Teaching Sunday School – Part 5
I wonder if I'll be able to put a date to when I broke the camel's back: will it be September 4, 2011? I'm probably over-reacting, but if that's so, at least I'll be happy about what I did: I got the kids some Bibles. They've always really liked my little pocket-sized KJV that I bring with me to Sunday School. They like the red letters for whenever an author has Jesus speaking. They like the size. They like the self-pronouncing names.
So I went and got a bunch of KJV bibles from the Internet: they were cheap and seemed like a good idea. Then, as I was ordering, I thought a bit about what I was getting them and decided to order a handful of similarly sized NIVs. Yes, I know that the NIV isn't the most accurate translation (trying to determine what is would be an exercise in futility and argument about the purposes and limitations of biblical translation), but it's certainly the most popular English version and one that any non-Mormon Christian is going to be very familiar with. Besides, almost anything would be better than the KJV (well, possibly not The Message, but that's my opinion).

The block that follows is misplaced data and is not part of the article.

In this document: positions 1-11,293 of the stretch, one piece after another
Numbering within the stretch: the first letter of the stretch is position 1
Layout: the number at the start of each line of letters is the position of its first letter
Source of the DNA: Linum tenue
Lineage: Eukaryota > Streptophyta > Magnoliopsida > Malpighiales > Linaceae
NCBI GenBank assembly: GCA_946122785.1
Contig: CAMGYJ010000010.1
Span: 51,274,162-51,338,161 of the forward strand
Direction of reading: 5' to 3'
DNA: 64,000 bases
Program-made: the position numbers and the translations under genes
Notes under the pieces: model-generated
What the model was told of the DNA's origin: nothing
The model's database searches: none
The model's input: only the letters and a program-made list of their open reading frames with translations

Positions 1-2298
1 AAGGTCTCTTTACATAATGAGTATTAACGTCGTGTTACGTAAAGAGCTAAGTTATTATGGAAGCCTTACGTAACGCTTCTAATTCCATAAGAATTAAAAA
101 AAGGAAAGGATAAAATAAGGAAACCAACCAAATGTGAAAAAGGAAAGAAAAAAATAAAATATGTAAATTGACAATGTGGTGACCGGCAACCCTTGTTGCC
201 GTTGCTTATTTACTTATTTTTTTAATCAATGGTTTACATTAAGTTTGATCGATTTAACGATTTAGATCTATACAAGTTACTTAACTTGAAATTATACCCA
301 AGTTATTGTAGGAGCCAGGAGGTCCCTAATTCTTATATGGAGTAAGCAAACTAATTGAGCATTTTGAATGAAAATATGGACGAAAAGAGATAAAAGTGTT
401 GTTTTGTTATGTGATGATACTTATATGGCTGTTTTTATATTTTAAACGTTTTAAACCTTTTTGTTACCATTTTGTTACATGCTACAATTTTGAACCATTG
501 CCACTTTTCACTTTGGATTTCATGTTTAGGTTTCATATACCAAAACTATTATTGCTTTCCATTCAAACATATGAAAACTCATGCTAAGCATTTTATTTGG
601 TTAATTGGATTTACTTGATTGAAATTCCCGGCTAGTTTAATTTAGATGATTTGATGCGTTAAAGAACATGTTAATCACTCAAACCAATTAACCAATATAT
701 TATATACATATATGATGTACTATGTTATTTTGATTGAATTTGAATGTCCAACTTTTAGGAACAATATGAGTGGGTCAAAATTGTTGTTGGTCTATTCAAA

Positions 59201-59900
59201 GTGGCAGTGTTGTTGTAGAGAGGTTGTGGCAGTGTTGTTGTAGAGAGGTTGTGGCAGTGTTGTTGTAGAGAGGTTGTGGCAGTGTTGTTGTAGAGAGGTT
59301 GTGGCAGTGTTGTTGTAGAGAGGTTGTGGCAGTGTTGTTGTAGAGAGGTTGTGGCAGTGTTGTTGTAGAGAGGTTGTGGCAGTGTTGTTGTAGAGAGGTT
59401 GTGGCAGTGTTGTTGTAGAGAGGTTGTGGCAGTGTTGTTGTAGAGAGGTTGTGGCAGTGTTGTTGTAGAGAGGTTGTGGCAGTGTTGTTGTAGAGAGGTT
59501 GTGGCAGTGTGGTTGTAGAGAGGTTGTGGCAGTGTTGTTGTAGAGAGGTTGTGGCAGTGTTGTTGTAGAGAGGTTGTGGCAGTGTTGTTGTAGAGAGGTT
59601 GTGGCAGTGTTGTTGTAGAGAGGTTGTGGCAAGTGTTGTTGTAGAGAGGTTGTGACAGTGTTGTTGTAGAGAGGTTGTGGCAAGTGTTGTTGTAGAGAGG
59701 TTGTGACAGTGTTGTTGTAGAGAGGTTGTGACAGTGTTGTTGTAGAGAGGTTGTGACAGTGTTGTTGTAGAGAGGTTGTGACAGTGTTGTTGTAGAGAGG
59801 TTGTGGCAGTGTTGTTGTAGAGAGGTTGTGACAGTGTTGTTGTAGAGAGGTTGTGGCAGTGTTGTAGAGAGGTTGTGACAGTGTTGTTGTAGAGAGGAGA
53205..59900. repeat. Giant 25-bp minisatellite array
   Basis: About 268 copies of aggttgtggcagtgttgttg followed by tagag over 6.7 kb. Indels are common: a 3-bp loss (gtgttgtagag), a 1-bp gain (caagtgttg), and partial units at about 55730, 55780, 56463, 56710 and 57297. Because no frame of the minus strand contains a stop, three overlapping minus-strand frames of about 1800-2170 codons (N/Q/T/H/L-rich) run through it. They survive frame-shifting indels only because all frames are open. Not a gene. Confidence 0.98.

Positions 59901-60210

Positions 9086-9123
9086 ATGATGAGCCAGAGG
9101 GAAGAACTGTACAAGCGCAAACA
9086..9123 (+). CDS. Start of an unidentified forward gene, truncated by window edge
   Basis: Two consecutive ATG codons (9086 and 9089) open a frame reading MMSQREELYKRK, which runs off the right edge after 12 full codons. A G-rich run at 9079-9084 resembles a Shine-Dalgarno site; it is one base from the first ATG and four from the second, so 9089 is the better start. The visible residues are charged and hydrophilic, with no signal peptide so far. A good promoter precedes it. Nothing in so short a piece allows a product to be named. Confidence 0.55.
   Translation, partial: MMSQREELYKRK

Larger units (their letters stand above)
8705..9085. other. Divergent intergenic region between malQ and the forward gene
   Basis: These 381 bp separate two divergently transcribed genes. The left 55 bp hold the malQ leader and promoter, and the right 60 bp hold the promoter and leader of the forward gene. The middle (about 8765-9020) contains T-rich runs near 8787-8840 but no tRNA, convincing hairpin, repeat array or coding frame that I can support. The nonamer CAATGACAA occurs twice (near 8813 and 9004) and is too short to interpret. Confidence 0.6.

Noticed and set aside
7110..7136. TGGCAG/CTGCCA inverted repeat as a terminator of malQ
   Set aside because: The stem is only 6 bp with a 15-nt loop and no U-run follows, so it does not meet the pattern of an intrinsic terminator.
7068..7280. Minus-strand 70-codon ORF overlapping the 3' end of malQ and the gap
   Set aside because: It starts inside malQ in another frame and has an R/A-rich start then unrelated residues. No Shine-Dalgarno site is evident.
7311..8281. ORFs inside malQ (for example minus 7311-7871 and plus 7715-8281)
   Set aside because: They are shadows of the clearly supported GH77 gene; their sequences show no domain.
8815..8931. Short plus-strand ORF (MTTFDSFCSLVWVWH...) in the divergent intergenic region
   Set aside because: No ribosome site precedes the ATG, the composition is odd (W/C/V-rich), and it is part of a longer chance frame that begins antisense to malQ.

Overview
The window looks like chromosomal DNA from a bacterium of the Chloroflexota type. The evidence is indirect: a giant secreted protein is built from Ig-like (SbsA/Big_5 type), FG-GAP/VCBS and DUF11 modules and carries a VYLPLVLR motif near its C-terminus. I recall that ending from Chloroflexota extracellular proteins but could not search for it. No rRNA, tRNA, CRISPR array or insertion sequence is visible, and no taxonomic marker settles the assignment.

The lesson was on Galatians and some fun chapters in Acts, which really ticked me off. We're going to be spending three weeks on the Corinthian letters, which are mostly rambling letters that address a multiplicity of topics, but for Galatians and Romans, where genuine Paul attempts to explain his complex theological model of Jesus as Messiah we get less than a single class session each. Why is that? The cynical side of me is actually rather convinced that the grace message of both Galatians and Romans is troubling to the Correlation Committee. Both of them are rather unapologetic in their approach: faith is what Paul feels starts the whole process of justification and salvation. Works don't ever enter into it.
Being an agnostic does not mean that I somehow shouldn't spend time trying to puzzle out what Paul is saying. I may not view Jesus of Nazareth the same way as Paul, but that doesn't mean that it's a waste of my time to try and understand Paul. It's intellectually lazy for some to approach Paul as though their belief system (or lack of one) somehow informs them better of Paul's points before they even read him. Mormons are certainly guilty of this as well. The lesson on Romans, for instance, attempts to push the teacher to tell the students that Paul is all about grace and works, which is like saying that the American Revolution was all about taxes on tea.